BATH — If it weren’t for Oliver Place, Cori Mullins said, she might not still be in school.
The 17-year-old, who has been at the residential treatment facility at 55 Oliver St. since last summer, is a senior at Morse High School. She goes to school day and night to ensure that she will graduate on time, and the Oliver Place staff keeps on her to study.
“I wouldn’t be able to have even been in school still if it wasn’t for these guys,” she said last week.
Oliver Place started in 1997, following in the footsteps of the now-closed Bath Children’s Home. It is licensed by the state, and its residents, between the ages of 14 and 20, are referred to the six-bed facility by Children’s Behavioral Health Services.
Ellen Hurd, clinician at Oliver Place, said the residents have “pretty significant mental health issues that are not able to be maintained in the community without this kind of service, but they don’t meet the level for psychiatric hospitalization.”
Depression and post traumatic stress disorder are two issues seen at the facility.
Oliver Place creates an environment that is more home-like and less institutional, and it provides 24-hour therapeutic support. It is staffed every hour of the day and has a counselor there at all times, Hurd said. The residents are provided with individual and group therapy, as well as family therapy.
The youths learn skills that are important as they become adults, like meal planning and budget management, she said, with a major focus on daily living skills.
“What we would have learned growing up in a home, where we had chores, and we had responsibilities around the house,” Hurd said. “… We have the same expectations for the residents who live here.”
The community surrounding Oliver Place plays a large role in the lives of the residents, helping them learn job skills. Their wide array of volunteer activities includes time with City Arborist Tom Hoerth, work with the Salvation Army during the holidays, and participation in the DARE police craft fair, the Making Strides cancer walk and Heritage Days parade. They also do jobs like raking leaves for neighbors.
“It really means something, that people know our kids, and like our kids, and our kids consistently step up to the plate,” Hurd said. While they can at times exhibit behavior problems at Oliver Place, she added, “out in the community they go above and beyond and act like upstanding community members. … And the community really responds, and reinforces that. Which is treatment.”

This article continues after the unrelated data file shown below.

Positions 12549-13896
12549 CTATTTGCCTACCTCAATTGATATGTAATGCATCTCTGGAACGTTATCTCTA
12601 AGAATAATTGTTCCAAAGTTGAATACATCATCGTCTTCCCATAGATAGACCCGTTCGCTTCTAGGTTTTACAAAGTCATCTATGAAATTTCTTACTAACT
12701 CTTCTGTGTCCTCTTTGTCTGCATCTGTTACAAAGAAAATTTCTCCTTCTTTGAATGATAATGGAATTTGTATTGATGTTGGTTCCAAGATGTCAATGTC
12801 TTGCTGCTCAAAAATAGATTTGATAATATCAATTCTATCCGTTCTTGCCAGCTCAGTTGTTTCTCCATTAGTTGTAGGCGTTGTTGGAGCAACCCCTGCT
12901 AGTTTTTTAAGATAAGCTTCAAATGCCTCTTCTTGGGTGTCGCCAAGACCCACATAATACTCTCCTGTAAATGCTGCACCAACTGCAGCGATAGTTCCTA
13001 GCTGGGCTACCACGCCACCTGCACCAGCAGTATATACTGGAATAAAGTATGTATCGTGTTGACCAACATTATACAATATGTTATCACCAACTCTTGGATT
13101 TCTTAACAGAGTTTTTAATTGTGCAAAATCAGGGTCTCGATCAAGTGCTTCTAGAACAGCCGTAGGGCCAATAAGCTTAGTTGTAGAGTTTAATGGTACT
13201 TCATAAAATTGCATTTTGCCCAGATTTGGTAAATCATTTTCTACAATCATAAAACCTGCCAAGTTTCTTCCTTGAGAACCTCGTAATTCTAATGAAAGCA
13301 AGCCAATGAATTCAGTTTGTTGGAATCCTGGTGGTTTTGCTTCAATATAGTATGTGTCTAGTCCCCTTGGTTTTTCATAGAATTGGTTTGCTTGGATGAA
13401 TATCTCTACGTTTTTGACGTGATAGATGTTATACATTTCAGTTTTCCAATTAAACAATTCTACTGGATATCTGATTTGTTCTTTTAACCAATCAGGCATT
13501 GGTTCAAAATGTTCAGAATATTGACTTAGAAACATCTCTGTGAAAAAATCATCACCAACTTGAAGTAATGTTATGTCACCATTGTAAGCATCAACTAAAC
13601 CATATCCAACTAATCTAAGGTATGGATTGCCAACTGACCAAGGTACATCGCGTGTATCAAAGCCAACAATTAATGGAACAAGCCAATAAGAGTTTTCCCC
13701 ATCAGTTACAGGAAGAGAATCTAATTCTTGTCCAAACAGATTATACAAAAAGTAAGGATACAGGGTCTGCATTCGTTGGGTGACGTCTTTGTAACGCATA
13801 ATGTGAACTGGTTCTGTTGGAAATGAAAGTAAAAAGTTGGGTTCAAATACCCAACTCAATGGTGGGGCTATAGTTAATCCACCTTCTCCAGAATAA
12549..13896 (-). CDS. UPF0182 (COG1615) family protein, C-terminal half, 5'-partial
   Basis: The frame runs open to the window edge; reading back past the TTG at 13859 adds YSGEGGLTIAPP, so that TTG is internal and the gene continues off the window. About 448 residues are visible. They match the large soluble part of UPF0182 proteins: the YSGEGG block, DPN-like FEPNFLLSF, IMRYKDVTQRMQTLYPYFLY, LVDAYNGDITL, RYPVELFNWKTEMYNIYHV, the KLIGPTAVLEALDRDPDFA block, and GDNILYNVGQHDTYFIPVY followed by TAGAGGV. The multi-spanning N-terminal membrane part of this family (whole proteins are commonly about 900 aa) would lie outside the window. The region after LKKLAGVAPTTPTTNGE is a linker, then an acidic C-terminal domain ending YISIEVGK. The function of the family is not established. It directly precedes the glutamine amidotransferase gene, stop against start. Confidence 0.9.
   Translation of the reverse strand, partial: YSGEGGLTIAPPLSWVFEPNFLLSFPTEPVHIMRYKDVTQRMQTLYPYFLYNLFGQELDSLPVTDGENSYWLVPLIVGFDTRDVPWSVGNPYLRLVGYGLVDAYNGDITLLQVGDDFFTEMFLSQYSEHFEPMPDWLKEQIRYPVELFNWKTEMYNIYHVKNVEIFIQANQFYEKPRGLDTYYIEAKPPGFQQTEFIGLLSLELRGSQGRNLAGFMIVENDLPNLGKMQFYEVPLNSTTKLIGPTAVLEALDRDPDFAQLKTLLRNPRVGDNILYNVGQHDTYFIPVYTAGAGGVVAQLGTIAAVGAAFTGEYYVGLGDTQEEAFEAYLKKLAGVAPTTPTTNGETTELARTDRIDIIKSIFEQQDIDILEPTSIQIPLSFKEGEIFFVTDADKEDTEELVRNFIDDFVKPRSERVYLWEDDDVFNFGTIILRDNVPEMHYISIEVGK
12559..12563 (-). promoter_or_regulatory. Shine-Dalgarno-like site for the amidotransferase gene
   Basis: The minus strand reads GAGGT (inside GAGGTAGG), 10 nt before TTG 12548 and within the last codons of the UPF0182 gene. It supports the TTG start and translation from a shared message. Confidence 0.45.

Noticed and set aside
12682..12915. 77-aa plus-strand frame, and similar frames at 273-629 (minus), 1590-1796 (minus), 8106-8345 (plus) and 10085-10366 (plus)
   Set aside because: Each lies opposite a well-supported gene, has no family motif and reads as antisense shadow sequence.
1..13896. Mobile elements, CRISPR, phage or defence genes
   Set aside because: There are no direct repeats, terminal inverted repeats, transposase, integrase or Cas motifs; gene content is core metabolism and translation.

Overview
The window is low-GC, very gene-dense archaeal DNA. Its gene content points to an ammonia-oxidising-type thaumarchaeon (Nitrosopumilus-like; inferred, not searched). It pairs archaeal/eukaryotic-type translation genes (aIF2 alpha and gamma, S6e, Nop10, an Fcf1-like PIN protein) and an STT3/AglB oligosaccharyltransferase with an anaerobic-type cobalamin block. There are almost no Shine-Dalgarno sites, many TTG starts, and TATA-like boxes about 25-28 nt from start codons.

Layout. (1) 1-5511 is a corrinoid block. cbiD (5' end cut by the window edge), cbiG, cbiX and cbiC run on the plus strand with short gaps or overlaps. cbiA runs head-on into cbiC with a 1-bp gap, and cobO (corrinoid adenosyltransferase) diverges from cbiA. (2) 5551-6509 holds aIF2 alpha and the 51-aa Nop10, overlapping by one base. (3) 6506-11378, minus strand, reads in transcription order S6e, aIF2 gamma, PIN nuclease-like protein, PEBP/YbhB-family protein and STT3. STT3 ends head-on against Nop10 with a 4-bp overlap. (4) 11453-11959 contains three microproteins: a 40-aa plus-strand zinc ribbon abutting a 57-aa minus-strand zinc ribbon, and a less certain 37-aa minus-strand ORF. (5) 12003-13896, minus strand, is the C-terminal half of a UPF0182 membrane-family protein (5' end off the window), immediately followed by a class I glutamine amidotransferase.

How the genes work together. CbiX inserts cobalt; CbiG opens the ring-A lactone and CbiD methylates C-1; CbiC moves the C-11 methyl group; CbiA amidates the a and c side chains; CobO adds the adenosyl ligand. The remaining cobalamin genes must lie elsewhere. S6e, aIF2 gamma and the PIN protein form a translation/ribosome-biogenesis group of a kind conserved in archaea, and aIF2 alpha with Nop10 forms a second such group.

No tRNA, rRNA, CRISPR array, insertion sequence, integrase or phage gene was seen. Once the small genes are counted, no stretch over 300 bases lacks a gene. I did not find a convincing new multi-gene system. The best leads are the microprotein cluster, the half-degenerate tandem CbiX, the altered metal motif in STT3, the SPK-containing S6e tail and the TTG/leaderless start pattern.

The youths tend to stay at Oliver Place up to four months to a year. They are discharged when they no longer meet the criteria for that level of care, Hurd said, “which is that they’re able to manage their psychiatric issues outside of this environment.”
Oliver Place offers a Home and Community Treatment program for discharged youths, governing their transition back to their own home or their family’s home.
“We stay involved,” Hurd said. “And we provide therapeutic and case management services in the home. … It provides a nice bridge to get them through that period of time right after discharge, which can be an unstable time.”
While Oliver Place gets state funding, donations from a variety of sources help make the facility look and feel more like a home, staffers said. Those donations put presents under the tree at Christmas and are so numerous that some gifts are set aside to be given to the youths on other occasions, like birthdays.
The donations also help Oliver Place’s resident dog, Madison. Neighbors drop off their bottles, and the redemption money goes toward Madison’s food. The Veterinary Clinic in Brunswick offers free services to the canine.
Having spent time at other group homes, Mullins praised Oliver Place’s family-oriented atmosphere. “They build relationships in the community,” she said.
And those relationships may provide the greatest therapy of all.
Oliver Place’s community involvement “provides a place of belonging, it provides opportunities to build relationships,” Hurd said. “… In our little micro world of (Oliver Place), we’re able to provide that, but sort of in the macro community world, we’re able to provide that, too.”
Alex Lear can be reached at 781-3661 or firstname.lastname@example.org.
Mjay Giddings, standing, a resident at Oliver Place in Bath, watches as Direct Care Counselor Kimi Hall, left, Assistant Director Andrea Babbin-Wood and resident Cori Mullins play a board game.